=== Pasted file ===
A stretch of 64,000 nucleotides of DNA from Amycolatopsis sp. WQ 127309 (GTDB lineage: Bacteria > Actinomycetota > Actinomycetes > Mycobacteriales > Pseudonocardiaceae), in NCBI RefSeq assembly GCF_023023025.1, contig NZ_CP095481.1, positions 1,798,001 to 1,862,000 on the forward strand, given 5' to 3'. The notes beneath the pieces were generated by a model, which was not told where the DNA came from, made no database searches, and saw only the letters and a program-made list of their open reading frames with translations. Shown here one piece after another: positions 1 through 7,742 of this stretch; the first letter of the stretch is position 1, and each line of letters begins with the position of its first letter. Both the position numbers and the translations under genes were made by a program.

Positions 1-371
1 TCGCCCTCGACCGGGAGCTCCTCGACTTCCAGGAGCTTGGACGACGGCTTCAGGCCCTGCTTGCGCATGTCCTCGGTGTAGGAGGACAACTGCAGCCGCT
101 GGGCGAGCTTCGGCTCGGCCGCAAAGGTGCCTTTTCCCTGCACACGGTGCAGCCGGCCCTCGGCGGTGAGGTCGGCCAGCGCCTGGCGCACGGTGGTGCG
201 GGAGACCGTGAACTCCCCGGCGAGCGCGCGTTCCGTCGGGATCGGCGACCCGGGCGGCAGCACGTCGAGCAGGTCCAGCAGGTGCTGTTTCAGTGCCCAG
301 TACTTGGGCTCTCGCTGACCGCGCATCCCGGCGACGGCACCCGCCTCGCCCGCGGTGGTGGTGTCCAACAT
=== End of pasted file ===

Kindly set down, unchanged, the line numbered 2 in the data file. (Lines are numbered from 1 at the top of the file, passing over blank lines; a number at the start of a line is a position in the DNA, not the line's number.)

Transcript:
Positions 1-371